No need for Jessica Fletcher or Sherlock Holmes to investigate, here is a no fuss way on how to handle a workplace situation requiring investigation.
So firstly let’s ask what is an investigation? The easiest and most logical explanation is the examination and gathering of factual information that answers a question and solves a problem. This is because a workplace investigation is carried out to learn something and the result is used to either prove or disprove an allegation.
Most organisations have policies and procedures in place to help prevent issues arising and use them as internal controls so to speak. A workplace investigation would help identify the policy and procedure failure therefore allowing the organisation to improve this and help prevent a reoccurrence in the future.
Sooner or later as an employer you will need to investigate one or more of your employees. Many different problems and issues can lead an employer to start an investigation. Some common reasons an employer may start an investigation are:
- Attitude or behavioural problems
- Discrimination or harassment complaints
- Threats of a verbal or physical nature
- Theft or fraud
- OH&S violations
Who conducts a workplace investigation?
Depending on the size of your organisation you may possibly be equipped to run a workplace investigation in house otherwise you may want to outsource this process. The investigator must be knowledgeable about state and federal employment laws, abide confidentiality agreements and privacy rights, must conduct a thorough and timely investigation and be objective and factual based on the evidence provided. An experienced external consultant knows how to ask appropriate questions and draw the most information from witnesses. They will also be able to gauge the accuracy and truth from witnesses without any of the history and relationships that using internal employees may bring to the investigation.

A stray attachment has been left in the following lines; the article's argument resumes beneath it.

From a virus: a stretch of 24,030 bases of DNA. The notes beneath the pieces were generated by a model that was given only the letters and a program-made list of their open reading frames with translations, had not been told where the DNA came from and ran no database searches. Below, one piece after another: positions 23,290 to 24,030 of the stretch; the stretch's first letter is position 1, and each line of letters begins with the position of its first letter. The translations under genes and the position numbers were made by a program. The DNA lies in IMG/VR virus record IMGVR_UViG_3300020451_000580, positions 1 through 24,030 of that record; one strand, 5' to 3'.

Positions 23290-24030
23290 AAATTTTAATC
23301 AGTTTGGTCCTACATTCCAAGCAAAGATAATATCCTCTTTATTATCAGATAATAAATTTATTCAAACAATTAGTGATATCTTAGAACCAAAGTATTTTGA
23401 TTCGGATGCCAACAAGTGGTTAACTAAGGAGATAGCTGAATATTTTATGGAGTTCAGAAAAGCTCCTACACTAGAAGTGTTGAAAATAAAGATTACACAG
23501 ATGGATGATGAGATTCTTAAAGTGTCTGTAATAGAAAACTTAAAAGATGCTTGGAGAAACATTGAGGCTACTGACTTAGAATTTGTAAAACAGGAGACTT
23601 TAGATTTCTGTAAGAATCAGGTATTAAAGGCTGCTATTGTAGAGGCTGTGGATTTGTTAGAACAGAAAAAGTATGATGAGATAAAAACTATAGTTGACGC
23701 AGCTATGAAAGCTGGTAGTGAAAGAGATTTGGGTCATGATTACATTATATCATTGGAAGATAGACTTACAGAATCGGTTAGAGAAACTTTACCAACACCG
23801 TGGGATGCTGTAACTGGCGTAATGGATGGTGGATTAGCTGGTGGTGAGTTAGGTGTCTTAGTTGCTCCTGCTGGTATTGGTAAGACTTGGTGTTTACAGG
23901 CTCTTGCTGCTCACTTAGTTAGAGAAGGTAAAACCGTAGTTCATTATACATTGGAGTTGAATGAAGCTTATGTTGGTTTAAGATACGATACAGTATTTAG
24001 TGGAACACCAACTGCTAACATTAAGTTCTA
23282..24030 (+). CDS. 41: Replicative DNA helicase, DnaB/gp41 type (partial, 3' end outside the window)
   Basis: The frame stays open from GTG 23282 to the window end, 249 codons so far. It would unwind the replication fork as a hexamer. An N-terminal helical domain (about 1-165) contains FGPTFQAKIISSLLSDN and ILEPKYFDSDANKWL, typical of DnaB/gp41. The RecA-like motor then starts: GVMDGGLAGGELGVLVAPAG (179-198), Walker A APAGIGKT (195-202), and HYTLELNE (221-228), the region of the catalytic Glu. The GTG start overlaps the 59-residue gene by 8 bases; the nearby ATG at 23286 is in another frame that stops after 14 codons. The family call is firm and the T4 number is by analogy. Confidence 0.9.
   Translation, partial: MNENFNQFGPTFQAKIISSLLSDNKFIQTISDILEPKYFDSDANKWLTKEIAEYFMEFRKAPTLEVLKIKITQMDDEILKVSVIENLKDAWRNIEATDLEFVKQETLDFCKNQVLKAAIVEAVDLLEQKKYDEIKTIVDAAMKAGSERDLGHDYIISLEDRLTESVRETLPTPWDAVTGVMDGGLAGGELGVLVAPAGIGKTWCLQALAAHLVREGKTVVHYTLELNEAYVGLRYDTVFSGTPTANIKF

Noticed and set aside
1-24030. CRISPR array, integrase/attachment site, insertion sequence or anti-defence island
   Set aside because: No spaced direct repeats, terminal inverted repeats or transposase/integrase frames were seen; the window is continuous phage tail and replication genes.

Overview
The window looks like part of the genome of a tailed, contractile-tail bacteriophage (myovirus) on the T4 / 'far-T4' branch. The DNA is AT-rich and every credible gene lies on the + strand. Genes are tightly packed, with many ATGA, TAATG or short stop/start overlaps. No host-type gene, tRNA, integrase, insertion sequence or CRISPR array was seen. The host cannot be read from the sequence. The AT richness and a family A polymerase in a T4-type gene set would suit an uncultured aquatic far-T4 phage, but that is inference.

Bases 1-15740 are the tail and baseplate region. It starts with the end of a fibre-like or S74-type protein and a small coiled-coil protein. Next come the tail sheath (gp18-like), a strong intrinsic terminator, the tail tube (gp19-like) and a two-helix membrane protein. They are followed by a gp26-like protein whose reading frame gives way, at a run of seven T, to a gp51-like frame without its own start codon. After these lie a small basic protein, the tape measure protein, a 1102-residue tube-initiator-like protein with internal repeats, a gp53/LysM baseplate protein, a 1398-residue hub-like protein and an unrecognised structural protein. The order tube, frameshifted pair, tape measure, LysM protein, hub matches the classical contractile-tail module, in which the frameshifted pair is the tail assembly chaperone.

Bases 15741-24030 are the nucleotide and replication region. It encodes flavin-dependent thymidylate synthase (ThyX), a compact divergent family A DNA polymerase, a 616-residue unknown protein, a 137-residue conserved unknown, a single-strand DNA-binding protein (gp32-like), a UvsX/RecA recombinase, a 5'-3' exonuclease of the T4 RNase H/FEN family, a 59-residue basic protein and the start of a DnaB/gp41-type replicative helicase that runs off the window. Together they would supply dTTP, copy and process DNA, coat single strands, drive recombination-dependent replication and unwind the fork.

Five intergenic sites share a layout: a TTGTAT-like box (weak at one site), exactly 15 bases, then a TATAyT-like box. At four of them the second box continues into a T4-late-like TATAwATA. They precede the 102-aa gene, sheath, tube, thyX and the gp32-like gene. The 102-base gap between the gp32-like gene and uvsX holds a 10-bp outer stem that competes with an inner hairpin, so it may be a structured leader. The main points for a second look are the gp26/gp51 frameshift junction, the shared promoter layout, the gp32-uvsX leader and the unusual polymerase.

What happens during a workplace investigation?
There are several steps you need to follow to conduct a workplace investigation.
Respond promptly to the claim
Always ensure you respond to claims in a timely manner while witnesses’ memories are still fresh especially if employees are stood down during the process.
Gathering of evidence
During an investigation you are required to gather information and evidence related to the alleged incident or issue. You may need to gather documents such as payroll records, employment contracts, employee file notes, witness statements and other documents depending on the nature of what is being investigated.
If witnesses are involved it is critical to get the exact words used by the witness so take ample notes. Inform the witness the purpose of the investigation and that you will keep their identities confidential if possible. There are times when you must disclose who the witnesses are depending on the situation and what the investigation is about. Advise the witness they are to keep the interview and what is discussed confidential as the complaint procedure is a private matter.
Interview the employee who the allegations have been made against. Allow the employee to give their version of events and point of view. Check if there are any additional witnesses you may not have interviewed or any further evidence.
Evaluation of evidence
Whoever conducts the investigation will examine and evaluate the evidence provided. A decision will then be made based on the proof.
Outcomes and communications
The outcome will depend on the availability of evidence, co-operation of people involved and the seriousness of the allegation and investigation to name a few.
Some possible outcomes of workplace investigations are warnings either verbal or written, suspension, transferring to another area of the organisation, demotion or termination.
Based on the evidence and facts, decide what most likely happened and if disciplinary action is required. Then advise all parties involved that the investigation is complete and the required action has been taken. If the investigator decides no action is required or after reviewing all of the evidence they believe that the incident did not take place, the investigator will report this to all involved.
An employee’s or employer’s complaint that requires a workplace investigation is a big disruption to your organisation. With an immediate and focused investigation you can moderate the loss of time, productivity and employee engagement.
If you need assistance or advice with a workplace investigation or policies and procedures to help prevent a workplace issue warranting an investigation, give HR Gurus a call today.
Written by Resident HR Guru, Natalie Bol